At our City Council meeting tomorrow night (Monday, Aug. 6), we will be taking a big step forward in the revitalization of Jefferson School. It's been a long time coming. Assuming Council approves conveyance of the property to the non-profit partnership that has been established to renovate and redevelop the historic building, Jefferson School will be on its way to reclaiming a new life as a cultural, educational and recreational center. If you're not aware of the importance of this historical landmark to our community (and to our African-American community in particular), the City has some good info. up on its website.
Pardon me a brief digression. In all my years of collecting postcards, in which time I have probably seen over 1,200 different images of life in Cville, I have never come across a single postcard image that features, in any prominent way, a building or business or church or school or park or neighborhood "belonging" to Charlottesville's African-American community. You do see local African-Americans pictured as maids:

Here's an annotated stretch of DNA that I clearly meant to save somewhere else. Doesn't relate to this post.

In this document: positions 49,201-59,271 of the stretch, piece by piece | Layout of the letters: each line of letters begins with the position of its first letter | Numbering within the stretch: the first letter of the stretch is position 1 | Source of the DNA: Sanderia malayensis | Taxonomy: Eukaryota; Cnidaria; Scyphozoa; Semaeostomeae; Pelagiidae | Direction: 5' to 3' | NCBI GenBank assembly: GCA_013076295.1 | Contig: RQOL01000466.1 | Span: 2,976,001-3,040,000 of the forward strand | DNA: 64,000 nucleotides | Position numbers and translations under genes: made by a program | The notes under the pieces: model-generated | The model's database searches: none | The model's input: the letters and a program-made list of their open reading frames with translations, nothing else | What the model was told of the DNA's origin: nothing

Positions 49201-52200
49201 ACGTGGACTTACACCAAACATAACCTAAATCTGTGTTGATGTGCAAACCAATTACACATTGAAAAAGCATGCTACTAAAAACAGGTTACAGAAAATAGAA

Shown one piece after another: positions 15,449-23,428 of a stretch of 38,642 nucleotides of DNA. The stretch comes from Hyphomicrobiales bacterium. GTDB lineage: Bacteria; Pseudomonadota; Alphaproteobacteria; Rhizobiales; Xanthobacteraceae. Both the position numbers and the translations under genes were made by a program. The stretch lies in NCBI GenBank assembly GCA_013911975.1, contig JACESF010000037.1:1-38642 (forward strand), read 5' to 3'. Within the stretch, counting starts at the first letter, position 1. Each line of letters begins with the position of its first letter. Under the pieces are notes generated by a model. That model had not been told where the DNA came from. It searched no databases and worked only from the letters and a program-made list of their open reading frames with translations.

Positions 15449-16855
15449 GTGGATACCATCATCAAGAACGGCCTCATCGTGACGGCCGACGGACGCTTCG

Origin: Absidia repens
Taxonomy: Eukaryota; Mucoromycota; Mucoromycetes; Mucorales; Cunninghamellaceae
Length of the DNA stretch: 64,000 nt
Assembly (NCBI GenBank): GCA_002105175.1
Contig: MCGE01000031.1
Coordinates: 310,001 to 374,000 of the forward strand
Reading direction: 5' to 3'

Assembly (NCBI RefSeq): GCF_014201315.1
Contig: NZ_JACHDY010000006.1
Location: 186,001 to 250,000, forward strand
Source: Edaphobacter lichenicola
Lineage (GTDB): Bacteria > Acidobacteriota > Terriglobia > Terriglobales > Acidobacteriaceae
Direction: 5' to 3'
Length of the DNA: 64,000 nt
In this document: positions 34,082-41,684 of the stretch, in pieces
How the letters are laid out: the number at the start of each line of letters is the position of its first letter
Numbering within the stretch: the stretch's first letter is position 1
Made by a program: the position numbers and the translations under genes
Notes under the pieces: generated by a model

Village Cabins, circa 1940
And as waiters:
Michie Tavern, circa 1960
And as servants from Mr. Jefferson's day:
Monticello, circa 1960
Meanwhile, the closest I've come to finding a good postcard image of Jefferson School is the one below (circa 1981). If you squint your eyes and look real close, you can see the school in the top center of the photo. And that's only because the Omni hadn't been built yet.
Why did I feel compelled to digress so? It's because the teachers at Jefferson School taught their charges that they did not have to grow up to be maids, waiters or servants. Many graduates of Jefferson School went on to become teachers, doctors, librarians, police officers, social workers, and other distinguished professionals. Of the 32 African-Americans who graduated from Jefferson High School in 1936, according to this history of the school, 23 went on to college. In 1936! We need to tell Jefferson's story. We need to reclaim Jefferson's history. And we need to learn from Jefferson's successes and apply them in our school system today. We cannot let Jefferson School be but a small blur in Charlottesville's background any longer.